Personal data protection, case I OSK 963/09

May 13th, 2010, Tomasz Rychlicki

The Supreme Administrative Court in a judgment of 11 May 2010, case file I OSK 963/09, held that an editorial office would have to disclose private addresses of the journalists it employs. Presspublica – the publisher of “Rzeczpospolita” should disclose the private addresses of those of the journalists, who its readers intend to sue in court for the infringement of their personal rights. This decision is binding on all media. The SAC referred to article 29 of the Polish Act of 29 August 1997 on the Protection of Personal Data – PPD – (in Polish: Ustawa o ochronie danych osobowych), Journal of Laws (Dziennik Ustaw) of 29 October 1997, No. 133, item 883, unified text published in Journal of Laws (Dziennik Ustaw) of 6 July 2002, No. 101, item 926, with later amendments.

1. In case of providing the access to the data for the purposes other than including into the data filing system, the controller shall disclose the data kept in the data filing system to persons or subjects authorised by the law.
2. Personal data, exclusive of data referred to in Article 27 paragraph 1, may also be disclosed, for the purposes other than including into the data filing system, to persons and subjects other than those referred to in paragraph 1 above, provided that such persons or subjects present reliably their reasons for being granted the access to the data and that granting such access will not violate the rights and freedoms of the data subjects.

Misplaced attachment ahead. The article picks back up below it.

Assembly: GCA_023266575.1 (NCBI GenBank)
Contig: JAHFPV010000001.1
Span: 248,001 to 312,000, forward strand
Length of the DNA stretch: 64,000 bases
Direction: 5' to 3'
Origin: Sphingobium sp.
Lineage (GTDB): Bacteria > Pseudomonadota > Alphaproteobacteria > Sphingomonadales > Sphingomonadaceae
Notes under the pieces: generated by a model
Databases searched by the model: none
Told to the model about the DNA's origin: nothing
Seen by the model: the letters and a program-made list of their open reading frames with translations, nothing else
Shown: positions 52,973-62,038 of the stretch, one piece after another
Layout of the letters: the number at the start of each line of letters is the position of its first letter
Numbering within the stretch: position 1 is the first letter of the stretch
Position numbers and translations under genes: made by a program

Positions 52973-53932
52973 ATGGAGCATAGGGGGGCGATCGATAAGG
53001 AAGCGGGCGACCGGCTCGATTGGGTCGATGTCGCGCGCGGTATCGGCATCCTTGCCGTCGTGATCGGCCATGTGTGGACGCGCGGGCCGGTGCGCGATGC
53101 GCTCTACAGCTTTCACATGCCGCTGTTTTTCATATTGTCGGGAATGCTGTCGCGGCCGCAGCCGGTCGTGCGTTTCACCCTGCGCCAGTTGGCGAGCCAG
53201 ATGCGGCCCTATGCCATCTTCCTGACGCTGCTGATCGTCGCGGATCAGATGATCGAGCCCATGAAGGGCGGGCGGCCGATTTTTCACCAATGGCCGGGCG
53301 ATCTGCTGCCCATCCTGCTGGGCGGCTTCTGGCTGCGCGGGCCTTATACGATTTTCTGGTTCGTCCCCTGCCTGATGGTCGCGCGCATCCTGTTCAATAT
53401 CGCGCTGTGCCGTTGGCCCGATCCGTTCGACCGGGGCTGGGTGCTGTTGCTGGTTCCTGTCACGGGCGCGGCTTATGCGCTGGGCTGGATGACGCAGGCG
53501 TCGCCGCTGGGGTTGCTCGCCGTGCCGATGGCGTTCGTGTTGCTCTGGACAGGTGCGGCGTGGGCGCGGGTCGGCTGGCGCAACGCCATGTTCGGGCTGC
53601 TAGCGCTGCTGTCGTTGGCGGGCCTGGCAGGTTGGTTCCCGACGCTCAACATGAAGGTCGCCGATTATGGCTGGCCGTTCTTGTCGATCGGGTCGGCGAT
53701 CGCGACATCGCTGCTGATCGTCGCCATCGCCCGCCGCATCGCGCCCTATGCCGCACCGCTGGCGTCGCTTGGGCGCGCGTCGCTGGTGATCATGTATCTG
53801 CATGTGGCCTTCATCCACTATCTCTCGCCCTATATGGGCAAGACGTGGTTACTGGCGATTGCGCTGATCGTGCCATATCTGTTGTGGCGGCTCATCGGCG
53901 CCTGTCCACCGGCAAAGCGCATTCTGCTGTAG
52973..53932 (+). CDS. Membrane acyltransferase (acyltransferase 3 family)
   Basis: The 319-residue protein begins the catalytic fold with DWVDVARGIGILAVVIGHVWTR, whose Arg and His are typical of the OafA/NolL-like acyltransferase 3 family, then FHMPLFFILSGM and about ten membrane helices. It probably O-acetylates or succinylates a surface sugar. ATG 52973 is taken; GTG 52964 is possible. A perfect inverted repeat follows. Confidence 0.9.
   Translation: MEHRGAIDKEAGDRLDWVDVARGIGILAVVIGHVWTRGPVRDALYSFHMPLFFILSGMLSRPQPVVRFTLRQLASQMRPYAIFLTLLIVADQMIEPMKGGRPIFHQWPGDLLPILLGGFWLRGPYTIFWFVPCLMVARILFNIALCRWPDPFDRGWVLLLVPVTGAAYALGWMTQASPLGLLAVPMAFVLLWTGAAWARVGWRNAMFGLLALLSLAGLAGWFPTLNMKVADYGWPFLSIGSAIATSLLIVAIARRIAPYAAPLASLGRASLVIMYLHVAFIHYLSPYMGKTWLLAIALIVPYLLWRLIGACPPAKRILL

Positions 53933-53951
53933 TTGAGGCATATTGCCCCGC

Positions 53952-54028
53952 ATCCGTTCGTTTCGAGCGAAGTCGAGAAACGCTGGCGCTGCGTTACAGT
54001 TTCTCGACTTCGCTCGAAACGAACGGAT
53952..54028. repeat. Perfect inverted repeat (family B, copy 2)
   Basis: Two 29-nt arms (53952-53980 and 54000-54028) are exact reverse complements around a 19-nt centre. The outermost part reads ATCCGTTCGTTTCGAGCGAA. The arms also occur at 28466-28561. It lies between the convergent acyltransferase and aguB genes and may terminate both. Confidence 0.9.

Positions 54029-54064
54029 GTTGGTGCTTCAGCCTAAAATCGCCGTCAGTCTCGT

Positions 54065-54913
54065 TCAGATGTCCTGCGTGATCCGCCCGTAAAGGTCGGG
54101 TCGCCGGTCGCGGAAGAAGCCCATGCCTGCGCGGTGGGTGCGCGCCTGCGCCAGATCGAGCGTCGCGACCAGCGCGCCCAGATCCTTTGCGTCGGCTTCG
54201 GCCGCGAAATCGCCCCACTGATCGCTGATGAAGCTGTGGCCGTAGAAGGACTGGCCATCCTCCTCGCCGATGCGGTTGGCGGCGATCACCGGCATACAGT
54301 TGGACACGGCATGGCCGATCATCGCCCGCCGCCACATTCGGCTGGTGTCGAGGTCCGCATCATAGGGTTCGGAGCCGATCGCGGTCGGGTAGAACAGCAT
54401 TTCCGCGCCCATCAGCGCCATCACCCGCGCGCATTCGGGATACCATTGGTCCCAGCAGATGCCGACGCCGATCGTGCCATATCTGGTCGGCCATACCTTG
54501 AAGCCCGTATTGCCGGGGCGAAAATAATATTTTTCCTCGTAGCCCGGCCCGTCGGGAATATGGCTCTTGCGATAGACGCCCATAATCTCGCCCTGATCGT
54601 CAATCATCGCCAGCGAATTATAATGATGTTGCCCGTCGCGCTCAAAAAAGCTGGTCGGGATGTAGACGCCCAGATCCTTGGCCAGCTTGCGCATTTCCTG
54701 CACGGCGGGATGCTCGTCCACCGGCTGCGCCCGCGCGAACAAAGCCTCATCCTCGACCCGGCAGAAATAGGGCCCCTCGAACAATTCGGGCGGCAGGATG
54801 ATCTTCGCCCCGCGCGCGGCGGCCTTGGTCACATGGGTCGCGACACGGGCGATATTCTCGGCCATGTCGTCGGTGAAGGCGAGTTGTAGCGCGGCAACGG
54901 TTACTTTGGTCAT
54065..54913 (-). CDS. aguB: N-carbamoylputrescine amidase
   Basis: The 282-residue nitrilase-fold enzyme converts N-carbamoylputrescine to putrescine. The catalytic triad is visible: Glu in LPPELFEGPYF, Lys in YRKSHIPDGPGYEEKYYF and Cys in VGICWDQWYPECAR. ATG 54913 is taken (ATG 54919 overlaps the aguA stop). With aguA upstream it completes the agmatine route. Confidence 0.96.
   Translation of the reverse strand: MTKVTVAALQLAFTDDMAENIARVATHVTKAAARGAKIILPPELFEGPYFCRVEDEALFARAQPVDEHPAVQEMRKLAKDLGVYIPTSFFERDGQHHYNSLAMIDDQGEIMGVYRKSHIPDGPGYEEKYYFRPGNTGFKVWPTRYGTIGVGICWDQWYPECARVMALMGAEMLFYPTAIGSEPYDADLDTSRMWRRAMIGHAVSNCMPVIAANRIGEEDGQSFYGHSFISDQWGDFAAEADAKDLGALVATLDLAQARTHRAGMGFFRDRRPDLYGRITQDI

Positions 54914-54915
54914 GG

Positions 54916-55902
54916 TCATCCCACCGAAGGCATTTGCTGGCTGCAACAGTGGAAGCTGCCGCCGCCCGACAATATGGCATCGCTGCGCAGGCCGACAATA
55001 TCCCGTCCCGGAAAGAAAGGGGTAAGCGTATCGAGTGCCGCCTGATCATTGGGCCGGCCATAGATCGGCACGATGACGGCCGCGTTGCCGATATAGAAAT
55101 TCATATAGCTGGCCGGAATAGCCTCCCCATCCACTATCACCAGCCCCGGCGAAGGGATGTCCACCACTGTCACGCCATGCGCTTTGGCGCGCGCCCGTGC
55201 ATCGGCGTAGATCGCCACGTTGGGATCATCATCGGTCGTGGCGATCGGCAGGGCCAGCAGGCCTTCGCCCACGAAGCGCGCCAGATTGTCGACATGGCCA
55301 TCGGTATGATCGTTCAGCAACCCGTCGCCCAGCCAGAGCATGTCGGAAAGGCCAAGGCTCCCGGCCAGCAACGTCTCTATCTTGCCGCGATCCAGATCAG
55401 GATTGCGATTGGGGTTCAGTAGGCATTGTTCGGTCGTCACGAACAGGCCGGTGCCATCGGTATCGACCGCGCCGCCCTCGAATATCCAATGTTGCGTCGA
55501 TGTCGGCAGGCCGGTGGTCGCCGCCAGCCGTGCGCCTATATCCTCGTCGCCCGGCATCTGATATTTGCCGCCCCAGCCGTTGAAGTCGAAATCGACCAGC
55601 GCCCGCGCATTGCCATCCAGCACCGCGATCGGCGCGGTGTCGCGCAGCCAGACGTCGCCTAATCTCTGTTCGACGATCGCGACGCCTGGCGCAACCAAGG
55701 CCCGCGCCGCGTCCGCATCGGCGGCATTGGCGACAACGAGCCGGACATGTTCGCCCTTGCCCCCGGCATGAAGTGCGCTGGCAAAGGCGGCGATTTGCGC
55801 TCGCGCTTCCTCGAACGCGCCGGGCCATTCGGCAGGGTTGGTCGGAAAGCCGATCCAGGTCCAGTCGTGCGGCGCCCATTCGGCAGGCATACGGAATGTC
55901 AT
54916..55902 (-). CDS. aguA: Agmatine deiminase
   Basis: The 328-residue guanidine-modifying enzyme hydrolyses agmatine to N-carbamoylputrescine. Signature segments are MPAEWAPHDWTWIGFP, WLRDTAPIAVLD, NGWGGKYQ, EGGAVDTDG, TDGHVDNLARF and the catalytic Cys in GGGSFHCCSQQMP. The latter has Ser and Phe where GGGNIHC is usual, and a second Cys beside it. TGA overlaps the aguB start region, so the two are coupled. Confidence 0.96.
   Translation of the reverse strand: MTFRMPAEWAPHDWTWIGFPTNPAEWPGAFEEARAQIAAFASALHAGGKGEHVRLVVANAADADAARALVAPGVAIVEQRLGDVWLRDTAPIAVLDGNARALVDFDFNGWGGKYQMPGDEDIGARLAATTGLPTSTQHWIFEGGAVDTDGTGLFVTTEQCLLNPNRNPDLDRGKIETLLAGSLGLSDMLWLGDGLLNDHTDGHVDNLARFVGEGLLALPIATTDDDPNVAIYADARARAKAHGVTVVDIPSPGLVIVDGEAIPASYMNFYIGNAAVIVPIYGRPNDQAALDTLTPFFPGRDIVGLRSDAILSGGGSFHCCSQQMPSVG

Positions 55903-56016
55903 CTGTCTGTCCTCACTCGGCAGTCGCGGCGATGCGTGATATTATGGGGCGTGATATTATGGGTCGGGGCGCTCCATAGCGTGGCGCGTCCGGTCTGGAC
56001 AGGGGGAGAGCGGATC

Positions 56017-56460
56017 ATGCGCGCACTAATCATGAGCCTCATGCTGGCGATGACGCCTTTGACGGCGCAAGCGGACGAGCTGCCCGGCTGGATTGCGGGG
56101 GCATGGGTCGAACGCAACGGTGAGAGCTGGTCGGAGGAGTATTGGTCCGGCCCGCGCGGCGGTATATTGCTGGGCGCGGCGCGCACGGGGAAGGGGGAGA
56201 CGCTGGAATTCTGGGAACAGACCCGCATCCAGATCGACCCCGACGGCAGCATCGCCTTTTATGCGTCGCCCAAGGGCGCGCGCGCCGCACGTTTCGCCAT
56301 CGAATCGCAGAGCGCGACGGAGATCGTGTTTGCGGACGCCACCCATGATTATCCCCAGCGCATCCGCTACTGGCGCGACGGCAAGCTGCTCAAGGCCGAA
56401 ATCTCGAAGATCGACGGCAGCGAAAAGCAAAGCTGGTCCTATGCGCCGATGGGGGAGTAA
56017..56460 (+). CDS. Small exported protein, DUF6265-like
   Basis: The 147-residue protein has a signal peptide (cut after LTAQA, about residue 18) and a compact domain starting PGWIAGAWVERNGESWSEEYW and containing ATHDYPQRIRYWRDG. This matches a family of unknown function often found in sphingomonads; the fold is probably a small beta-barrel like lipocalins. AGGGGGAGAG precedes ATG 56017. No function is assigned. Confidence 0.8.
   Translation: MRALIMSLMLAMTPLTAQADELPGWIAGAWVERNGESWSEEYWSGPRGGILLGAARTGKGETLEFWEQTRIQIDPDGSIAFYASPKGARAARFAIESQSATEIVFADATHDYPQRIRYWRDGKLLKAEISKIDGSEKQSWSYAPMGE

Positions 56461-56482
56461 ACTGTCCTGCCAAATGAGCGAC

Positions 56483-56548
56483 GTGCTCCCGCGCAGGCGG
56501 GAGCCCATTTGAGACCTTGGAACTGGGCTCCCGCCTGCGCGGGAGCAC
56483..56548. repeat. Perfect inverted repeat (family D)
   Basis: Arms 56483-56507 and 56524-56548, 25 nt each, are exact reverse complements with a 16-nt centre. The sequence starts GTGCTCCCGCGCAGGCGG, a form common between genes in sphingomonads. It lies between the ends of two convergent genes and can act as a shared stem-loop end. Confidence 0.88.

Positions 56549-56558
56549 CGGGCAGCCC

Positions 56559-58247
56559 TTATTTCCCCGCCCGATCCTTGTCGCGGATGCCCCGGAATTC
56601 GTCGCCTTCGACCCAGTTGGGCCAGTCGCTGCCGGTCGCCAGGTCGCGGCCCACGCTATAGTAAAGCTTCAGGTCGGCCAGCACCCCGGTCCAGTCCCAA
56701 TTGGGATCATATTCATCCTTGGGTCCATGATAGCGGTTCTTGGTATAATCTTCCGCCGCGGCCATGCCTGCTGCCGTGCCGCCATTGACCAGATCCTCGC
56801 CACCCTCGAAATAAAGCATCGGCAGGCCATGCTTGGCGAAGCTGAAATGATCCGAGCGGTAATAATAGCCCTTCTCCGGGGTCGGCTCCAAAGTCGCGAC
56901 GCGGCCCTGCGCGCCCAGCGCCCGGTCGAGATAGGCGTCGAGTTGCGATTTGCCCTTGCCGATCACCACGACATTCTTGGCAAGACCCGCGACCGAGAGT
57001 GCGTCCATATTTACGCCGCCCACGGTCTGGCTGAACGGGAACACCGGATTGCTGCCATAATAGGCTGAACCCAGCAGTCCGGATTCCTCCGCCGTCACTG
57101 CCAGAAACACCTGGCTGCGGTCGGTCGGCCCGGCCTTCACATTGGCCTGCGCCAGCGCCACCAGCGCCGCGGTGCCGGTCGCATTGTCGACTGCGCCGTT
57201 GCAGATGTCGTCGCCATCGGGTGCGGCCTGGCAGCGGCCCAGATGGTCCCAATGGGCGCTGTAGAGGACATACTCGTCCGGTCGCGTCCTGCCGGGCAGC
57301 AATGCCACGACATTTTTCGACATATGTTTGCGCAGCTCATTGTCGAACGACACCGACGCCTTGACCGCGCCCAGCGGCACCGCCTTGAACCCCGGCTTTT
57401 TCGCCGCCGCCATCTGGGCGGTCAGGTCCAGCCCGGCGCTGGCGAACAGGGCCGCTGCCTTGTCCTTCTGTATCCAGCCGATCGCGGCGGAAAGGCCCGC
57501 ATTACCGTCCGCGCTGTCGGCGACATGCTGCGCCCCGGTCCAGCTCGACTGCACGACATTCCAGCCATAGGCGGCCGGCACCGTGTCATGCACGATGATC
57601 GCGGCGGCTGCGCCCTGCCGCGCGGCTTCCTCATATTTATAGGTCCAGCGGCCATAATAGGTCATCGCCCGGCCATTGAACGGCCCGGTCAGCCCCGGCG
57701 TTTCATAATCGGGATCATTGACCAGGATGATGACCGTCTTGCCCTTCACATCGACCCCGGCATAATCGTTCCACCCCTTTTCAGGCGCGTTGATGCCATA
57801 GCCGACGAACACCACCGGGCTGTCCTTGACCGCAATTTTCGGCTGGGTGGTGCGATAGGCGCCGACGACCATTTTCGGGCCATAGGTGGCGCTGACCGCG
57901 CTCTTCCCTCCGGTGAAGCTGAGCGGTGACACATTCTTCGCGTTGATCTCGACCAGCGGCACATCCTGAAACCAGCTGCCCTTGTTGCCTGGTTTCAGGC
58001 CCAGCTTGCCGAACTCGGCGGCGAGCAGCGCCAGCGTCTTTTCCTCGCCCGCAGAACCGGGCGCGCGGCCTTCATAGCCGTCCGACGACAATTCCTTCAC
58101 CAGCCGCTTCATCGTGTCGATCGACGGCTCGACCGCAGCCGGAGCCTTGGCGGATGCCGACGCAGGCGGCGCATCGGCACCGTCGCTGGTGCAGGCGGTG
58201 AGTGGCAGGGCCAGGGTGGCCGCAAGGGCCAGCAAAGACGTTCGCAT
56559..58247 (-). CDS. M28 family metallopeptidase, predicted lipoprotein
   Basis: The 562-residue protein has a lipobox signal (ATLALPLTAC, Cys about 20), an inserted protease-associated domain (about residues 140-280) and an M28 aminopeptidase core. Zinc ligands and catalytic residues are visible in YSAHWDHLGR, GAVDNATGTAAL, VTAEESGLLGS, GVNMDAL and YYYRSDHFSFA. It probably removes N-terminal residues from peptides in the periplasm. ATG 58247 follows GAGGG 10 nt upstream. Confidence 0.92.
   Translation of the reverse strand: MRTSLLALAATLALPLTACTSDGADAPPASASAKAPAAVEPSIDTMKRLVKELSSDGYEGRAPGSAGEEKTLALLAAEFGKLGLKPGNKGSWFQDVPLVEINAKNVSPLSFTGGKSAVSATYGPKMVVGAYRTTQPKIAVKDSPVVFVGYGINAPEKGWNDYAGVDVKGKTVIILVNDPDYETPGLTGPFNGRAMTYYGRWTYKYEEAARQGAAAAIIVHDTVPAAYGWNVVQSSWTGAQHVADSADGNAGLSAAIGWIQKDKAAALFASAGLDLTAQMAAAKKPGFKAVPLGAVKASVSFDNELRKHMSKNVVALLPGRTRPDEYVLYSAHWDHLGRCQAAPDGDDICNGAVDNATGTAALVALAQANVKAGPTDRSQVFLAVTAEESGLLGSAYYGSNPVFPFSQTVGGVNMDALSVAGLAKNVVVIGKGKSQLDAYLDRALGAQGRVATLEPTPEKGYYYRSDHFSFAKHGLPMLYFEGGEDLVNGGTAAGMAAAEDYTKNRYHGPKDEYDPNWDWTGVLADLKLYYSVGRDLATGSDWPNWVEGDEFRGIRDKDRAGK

3. Personal data are disclosed at written and justified requests, unless the provisions of another law state otherwise. Such requests should include information allowing for identification of the requested personal data within the filing system and indicating their scope and purpose.
4. Disclosed personal data shall be used only pursuant to the purpose for which they have been disclosed.

The decision is especially dangerous to media. Why? Because in a situation, where anyone can request the disclosure of the journalists’ personal data (justifying it i.e. with the intent to file a civil lawsuit against them) those journalists can find themselves in a real and tangible danger posed by the unpredictable readers, bashed by the newspaper. In the case at hand, Krzysztof W. requested the addresses of the authors of the article published in Rzeczpospolita in 2007 in order to sue them in court for the infringement of his personal rights.

The court rejected his lawsuit, requesting that the plaintiff provide the most recent residential addresses of the defendants. The publisher refused to disclose the addresses, citing the provisions of the Press Law and stressing the importance of the right to privacy. It also pointed out the alternative manners of serving the lawsuit (at the defendants’ business address). Nonetheless, the General Inspector for the Protection of Personal Data disagreed with the publisher and obliged it to promptly disclose the data in question. The VAC in Warsaw dismissed the appeal and the SAC rejected the cassation claim, stating that the readers cannot be deprived of the possibility to defend their rights before courts merely because the personal data of the infringers remains unavailable.

See also “Polish regulations on personal data protection“, “Polish case law on personal data protection